I’m less shy writing on the internet because I don’t have to see people face-to-face. And I can write something revealing, then get off the internet and run away, and never read the responses, or, read them when I’m brave enough. You can’t do that in regular life.
    On your second point, about revealing too much, it’s sort of like nudity in a film or something. Sometimes, half-dressed is sexier than seeing everything. There’s mystery. Intrigue.
    It did feel intimate. Perhaps what caused the intimacy was the subterfuge – as a reader I felt the shyness, the desire to hide within the words. It was an odd feeling – a feeling of embarrassment almost? I felt as if the character whose point of view I was in, was sharing something they were reluctant to share, wanted to keep private, close…yet at the same time wanted to reveal to others.
    I think the reason the subterfuge worked for me instead of against me was it helped capture the awkwardness of that first kiss. In a situation like that, there’s a part of you that doesn’t really want to see the other person as another woman, because it’s going to freak you out just a little, and you want to just throw yourself into what’s happening and not let your inhibitions stop you.
    Art and the artistic process. Who can figure it out? ; )
    It must be very hard to have a different sexual orientation than most of the people you know, work with, or go to classes with.
    Most of the time, it doesn’t bother me, because I’m so selective about who I’m friends with. Most of my everyday life friends are gay, and the ones that aren’t already accept me for who I am. I don’t feel overly shy about sharing on LJ, for example. So it’s actually kind of annoying when I find myself suddenly thrust into a situation where I don’t feel safe revealing myself. I freeze up.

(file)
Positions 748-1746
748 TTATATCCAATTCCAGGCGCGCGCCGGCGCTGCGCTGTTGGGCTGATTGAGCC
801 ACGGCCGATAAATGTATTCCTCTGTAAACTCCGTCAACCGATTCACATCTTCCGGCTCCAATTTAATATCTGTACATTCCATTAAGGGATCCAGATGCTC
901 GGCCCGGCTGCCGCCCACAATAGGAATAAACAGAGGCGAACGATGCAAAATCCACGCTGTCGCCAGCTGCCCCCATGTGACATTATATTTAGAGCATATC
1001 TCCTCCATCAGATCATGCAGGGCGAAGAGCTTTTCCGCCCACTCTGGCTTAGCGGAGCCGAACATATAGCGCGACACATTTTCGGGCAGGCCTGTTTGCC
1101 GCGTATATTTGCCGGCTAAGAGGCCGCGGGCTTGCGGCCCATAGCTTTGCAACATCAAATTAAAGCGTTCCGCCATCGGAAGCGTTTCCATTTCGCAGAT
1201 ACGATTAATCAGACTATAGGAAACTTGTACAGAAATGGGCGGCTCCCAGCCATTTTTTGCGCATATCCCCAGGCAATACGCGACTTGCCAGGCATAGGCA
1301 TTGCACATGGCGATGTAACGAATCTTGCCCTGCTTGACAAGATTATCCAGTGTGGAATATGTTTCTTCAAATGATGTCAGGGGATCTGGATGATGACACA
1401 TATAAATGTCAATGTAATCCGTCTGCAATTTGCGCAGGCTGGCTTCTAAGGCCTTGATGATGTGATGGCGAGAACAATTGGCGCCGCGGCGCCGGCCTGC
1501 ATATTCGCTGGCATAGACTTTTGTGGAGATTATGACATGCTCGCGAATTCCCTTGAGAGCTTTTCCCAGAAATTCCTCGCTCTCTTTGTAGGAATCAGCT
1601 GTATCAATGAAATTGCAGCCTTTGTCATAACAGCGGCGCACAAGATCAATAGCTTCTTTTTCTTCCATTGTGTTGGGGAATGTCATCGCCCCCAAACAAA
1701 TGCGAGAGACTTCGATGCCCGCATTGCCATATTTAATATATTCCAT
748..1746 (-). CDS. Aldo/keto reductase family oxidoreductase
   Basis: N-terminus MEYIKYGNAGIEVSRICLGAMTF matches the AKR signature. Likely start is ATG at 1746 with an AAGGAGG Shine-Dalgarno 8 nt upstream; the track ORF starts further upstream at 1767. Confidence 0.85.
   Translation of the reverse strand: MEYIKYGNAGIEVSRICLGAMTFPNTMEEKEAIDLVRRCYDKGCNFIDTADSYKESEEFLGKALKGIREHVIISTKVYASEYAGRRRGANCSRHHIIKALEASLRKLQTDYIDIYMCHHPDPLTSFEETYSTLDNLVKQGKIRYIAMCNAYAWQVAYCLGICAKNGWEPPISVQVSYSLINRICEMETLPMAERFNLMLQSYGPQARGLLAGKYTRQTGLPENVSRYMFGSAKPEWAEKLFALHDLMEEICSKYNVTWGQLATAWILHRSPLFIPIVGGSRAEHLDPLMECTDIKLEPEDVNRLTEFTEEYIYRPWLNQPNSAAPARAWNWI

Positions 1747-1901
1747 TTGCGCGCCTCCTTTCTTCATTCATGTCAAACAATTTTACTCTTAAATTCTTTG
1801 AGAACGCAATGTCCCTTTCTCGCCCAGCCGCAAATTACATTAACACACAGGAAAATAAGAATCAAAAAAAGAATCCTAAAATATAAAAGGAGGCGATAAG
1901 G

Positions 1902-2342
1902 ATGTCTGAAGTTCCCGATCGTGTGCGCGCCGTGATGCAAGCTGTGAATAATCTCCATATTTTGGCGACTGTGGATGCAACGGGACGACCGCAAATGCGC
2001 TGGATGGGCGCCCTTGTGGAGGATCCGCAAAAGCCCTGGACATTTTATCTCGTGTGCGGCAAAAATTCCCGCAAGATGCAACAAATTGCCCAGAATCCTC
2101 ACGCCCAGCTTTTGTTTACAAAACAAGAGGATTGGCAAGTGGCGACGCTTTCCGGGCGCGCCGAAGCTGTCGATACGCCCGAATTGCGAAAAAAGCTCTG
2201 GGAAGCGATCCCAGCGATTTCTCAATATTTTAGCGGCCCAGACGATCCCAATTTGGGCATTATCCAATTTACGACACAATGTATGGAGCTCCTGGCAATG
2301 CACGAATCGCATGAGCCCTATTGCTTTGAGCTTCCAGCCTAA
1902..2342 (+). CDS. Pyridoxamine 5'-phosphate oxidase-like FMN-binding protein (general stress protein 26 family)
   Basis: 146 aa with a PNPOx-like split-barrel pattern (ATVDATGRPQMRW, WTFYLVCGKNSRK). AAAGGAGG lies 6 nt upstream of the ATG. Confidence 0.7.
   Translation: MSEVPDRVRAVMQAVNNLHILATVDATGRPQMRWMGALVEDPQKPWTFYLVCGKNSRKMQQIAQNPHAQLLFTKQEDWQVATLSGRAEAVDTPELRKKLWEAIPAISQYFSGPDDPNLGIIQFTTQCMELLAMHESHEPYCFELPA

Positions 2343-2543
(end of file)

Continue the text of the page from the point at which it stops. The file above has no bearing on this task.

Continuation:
8. shadowkat67 February 22, 2004 at 10:19 am #

    Re: This is a good example of my exact point
    One reason my writing life is so private is I need a place I can feel totally safe to “let it all hang out”. Hopefully, my novel will be the better for it, in the end.
    Completely understand. I tend to freeze up myself when I don’t feel safe or exposed. Yet – you can’t tell what you’re doing right or wrong if you don’t expose your writing to others. Being a writer is such a Catch-22 experience – you want to communicate your feelings and thoughts to others, yet at the same time you want to stay safe and hidden.
    I’m less shy writing on the internet because I don’t have to see people face-to-face. And I can write something revealing, then get off the internet and run away, and never read the responses, or, read them when I’m brave enough. You can’t do that in regular life.
    Have had the same overall reaction to the internet. It’s more freeing somehow. And easier to talk to people through words, expressing my feelings. I find that the people on livejournal may actually know more about me right now than my friends offline do. Which is really weird, since I’ve known them for over 6 years.